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Stripping Photoresist Films After Sputter Etching

IP.com Disclosure Number: IPCOM000094121D
Original Publication Date: 1966-Jun-01
Included in the Prior Art Database: 2005-Mar-06
Document File: 1 page(s) / 11K

Publishing Venue

IBM

Related People

Esch, RP: AUTHOR [+2]

Abstract

This method facilitates the stripping of photoresist films after they have been exposed to ion bombardment during sputter etching processes. In sputter etching processes, a photoresist film, developed to form a pattern is used to mask portions of a layer on a substrate that is to be sputter-etched. The photoresist layer protects selected portions of the substrate from being eroded away by the ion bombardment. Frequently, photoresist layers are difficult to remove after being exposed to the ionic bombardment.

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Stripping Photoresist Films After Sputter Etching

This method facilitates the stripping of photoresist films after they have been exposed to ion bombardment during sputter etching processes. In sputter etching processes, a photoresist film, developed to form a pattern is used to mask portions of a layer on a substrate that is to be sputter-etched. The photoresist layer protects selected portions of the substrate from being eroded away by the ion bombardment. Frequently, photoresist layers are difficult to remove after being exposed to the ionic bombardment.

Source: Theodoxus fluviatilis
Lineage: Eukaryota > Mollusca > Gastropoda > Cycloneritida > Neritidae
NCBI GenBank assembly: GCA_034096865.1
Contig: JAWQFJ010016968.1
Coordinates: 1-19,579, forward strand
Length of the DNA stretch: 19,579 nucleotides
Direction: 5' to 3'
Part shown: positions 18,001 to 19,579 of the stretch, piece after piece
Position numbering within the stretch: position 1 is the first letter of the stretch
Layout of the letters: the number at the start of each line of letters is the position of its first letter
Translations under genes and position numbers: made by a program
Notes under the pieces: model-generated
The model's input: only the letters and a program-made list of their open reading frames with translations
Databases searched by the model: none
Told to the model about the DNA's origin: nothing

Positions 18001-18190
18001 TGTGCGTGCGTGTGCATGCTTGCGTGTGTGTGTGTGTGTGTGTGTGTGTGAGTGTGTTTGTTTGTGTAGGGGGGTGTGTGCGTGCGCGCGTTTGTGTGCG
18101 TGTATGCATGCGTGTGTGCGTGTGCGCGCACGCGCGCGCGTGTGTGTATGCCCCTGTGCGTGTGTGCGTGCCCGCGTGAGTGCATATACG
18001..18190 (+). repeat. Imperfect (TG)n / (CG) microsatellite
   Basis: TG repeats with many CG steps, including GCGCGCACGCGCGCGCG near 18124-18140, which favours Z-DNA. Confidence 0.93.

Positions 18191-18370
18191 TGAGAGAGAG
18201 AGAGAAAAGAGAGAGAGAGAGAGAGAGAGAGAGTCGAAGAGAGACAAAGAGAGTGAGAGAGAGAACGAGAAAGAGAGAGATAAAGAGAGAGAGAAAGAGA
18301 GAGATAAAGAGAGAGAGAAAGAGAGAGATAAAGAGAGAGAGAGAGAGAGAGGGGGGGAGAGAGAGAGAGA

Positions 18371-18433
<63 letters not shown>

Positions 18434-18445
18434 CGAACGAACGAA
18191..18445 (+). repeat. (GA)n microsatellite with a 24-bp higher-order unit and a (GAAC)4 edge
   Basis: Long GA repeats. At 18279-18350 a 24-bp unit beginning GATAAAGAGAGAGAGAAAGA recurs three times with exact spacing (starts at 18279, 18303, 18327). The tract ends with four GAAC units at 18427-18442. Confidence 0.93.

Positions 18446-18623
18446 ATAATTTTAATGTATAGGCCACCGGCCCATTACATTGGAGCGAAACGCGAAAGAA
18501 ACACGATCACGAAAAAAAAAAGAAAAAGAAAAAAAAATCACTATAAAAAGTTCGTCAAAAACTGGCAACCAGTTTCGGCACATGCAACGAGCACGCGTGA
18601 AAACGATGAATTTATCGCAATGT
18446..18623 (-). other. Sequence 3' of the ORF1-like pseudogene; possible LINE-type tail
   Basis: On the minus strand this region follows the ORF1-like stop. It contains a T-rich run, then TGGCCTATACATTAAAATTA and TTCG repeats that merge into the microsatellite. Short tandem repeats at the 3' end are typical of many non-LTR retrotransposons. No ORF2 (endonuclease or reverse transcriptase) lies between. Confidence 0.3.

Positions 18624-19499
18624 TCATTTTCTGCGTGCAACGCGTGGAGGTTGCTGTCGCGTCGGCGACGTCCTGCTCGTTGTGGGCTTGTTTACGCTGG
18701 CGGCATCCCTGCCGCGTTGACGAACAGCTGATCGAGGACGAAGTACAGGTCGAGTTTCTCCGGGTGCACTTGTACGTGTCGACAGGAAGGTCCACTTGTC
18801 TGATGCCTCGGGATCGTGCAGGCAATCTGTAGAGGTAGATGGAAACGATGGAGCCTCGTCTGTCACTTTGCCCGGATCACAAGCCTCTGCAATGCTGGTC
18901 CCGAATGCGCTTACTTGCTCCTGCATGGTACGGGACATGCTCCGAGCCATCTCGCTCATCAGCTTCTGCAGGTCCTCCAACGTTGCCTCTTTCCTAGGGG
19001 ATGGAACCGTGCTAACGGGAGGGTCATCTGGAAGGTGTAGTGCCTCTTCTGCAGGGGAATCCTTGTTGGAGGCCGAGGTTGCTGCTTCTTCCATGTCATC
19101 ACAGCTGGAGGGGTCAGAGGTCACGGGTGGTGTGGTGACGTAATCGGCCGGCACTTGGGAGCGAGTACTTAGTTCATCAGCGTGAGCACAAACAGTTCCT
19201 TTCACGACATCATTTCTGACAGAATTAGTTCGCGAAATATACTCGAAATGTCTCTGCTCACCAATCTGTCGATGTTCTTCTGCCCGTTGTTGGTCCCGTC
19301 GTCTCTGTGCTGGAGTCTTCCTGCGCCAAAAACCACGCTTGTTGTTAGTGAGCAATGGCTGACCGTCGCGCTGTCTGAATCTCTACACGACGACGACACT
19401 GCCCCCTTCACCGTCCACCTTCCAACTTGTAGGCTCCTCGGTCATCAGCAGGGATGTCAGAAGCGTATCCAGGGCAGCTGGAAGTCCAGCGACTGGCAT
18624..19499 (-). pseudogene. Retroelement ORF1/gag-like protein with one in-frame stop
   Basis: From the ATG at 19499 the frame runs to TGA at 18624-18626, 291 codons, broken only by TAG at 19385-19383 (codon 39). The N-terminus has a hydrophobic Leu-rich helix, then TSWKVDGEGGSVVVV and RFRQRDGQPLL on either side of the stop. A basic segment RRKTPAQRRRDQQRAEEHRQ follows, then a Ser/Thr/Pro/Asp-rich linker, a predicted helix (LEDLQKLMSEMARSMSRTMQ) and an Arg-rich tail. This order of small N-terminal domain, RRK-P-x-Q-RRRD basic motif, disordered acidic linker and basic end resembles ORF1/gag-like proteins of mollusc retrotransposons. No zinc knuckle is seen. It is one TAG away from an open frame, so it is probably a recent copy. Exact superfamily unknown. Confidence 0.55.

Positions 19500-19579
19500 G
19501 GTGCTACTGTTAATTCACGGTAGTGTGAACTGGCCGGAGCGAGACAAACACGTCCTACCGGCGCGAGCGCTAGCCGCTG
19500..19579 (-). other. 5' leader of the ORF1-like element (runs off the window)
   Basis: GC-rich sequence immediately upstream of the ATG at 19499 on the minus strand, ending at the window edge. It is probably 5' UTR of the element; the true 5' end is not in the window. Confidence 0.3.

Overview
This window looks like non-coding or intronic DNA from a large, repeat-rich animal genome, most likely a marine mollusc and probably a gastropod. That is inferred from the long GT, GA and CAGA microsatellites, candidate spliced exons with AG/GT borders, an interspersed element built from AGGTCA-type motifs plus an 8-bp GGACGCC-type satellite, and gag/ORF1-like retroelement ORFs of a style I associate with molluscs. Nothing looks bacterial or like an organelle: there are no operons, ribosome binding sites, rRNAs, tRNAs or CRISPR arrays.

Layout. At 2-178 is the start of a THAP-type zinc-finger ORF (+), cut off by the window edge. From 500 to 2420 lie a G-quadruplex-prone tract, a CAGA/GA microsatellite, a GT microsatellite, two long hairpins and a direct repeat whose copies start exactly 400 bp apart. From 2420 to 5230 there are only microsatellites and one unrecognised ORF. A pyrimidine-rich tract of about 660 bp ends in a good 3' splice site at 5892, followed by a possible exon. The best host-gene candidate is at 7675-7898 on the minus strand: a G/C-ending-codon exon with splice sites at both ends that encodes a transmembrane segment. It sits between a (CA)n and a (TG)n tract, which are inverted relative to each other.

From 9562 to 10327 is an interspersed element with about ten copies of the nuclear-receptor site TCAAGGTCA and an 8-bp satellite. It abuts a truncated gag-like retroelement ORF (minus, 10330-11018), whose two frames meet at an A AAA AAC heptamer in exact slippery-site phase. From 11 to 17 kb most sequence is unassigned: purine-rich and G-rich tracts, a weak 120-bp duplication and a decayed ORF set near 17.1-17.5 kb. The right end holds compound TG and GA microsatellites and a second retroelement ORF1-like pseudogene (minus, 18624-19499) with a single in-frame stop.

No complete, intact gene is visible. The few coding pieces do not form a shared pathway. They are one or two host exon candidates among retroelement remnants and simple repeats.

This process involves forming a layer of polyvinyl formal resin directly over the substrate layer to be sputtered in underlying relation to the photoresist layer. In practice, the polyvinyl formal resin layer is formed on the substrate. A photoresist layer is applied over the polyvinyl formal resin layer, exposed and developed. The resultant composite element is sputter-etched. The photoresist and polyvinyl formal resin are removed by ultrasonically treating the substrate in ethylene dichloride.

The underlying polyvinyl formal resin layer permits the photoresist film to float away from the substrate and also reduces bubbling in the photoresist material. Bubbles in the photoresist result in a thinner section protecting the underlayer. This reduced protection does not withstand prolonged ion bombardment and consequently undesirable etching of the underlay results in the bubble areas.

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